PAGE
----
Mansion of Henry Thomas Hope, clubhouse of the Junior Athenaeum.
Mansion of Henry Thomas Hope, clubhouse of the Junior Athenaeum.

The Junior Athenaeum Club was a gentlemen's club in Piccadilly, London, from 1864 to the 1930s, with similar aims to the Athenaeum Club.


Its membership was made up of members of both Houses of Parliament, members[clarification needed] of the universities[clarification needed], fellows of the learned and scientific Societies, and gentlemen connected with literature, science, and art. Members were elected by ballot. The club's rules stated that “No ballot shall be valid unless at least twenty members actually vote. One black ball shall annul ten votes, a tie shall exclude.” The entrance fee was £31 10s., with an annual subscription of £10 10s.[1] This is roughly equivalent to £3,200 and £1,100 in 2019, when adjusted for inflation.


The Junior Athenaeum bought Hope House from Henry Pelham-Clinton, 6th Duke of Newcastle in 1864. It had been built in 1849–1850 by Henry Thomas Hope, Newcastle's father-in-law. On its completion Charles Dickens remarked on its extravagant interior.[2] Upon the club's dissolution, the building was bought and converted into a luxury Art Deco apartment block called The Athenaeum. In the 1970s the Rank Organisation incorporated the building into The Athenaeum Hotel.[3]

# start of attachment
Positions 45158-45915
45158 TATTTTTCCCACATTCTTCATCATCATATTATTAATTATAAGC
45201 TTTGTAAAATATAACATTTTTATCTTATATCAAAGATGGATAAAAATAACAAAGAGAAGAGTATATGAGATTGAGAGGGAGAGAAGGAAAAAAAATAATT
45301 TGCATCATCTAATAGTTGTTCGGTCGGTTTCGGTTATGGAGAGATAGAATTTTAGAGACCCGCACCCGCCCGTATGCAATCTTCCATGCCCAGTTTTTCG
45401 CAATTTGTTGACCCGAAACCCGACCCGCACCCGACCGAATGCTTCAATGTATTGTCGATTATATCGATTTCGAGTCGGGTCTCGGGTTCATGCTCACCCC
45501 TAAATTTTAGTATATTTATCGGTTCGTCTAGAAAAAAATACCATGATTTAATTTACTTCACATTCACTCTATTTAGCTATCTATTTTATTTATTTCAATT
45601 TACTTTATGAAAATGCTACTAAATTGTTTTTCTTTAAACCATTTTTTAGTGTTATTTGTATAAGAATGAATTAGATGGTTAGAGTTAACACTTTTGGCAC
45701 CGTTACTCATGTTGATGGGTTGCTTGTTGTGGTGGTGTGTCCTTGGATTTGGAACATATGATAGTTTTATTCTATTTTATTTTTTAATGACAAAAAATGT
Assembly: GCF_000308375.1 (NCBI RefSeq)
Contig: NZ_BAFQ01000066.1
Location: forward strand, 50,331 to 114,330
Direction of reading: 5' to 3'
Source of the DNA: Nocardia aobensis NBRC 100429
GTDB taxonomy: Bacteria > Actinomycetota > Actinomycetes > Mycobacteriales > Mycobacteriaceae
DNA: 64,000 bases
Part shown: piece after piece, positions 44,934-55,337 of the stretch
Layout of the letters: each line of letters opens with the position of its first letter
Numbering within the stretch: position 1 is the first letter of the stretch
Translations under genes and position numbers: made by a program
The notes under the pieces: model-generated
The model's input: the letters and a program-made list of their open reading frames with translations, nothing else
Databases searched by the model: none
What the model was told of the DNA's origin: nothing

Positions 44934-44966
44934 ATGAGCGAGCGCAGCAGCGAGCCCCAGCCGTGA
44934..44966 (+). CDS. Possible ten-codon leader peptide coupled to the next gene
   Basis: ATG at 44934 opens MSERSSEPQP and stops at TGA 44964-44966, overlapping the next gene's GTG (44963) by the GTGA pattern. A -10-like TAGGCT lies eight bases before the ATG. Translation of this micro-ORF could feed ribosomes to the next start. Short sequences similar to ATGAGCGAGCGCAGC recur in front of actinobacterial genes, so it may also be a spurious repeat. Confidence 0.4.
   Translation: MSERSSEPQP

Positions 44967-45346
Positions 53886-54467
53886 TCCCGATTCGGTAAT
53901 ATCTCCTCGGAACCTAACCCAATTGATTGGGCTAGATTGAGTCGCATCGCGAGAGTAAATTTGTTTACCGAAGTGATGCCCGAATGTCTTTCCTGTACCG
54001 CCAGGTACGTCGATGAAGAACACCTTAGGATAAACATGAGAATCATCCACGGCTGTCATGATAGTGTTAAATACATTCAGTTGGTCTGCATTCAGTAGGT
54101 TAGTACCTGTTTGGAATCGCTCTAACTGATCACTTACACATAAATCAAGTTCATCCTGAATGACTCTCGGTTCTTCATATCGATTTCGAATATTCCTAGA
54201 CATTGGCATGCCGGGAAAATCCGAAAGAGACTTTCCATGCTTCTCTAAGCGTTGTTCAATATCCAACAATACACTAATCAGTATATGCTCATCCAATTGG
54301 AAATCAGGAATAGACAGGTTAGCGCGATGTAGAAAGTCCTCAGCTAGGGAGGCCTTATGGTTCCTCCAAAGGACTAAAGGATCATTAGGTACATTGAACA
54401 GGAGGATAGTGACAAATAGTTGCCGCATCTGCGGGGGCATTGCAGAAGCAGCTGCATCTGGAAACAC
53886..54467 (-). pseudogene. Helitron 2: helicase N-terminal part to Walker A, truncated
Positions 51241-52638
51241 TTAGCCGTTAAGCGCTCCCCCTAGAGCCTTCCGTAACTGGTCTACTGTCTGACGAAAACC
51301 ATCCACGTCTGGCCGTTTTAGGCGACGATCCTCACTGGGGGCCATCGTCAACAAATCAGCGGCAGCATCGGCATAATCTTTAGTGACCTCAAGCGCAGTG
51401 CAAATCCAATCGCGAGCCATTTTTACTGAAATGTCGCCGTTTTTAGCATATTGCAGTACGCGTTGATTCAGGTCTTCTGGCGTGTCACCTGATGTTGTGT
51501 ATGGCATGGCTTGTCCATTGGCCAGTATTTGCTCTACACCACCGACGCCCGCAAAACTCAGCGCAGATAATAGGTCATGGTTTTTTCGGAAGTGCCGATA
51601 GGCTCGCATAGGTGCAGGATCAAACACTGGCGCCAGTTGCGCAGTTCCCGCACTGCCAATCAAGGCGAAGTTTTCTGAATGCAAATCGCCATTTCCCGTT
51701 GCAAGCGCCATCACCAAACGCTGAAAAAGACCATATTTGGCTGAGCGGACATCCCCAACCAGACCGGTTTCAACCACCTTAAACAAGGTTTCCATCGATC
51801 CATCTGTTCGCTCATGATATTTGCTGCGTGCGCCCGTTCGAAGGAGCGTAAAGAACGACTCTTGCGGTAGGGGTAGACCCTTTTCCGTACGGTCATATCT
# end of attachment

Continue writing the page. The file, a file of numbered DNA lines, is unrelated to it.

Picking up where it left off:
See also


 This article incorporates text from Dickens's Dictionary of London, by Charles Dickens, Jr., a publication from 1879, now in the public domain in the United States.

  1. ^ Extract from Dickens's Dictionary of London by Charles Dickens, Jr. (1879)
  2. ^ [1] The Athenaeum Hotel in London on
  3. ^ "History". London: Athenaeum Hotel. Retrieved 13 November 2017.

Coordinates: 51°30′17″N 0°8′51″W / 51.50472°N 0.14750°W / 51.50472; -0.14750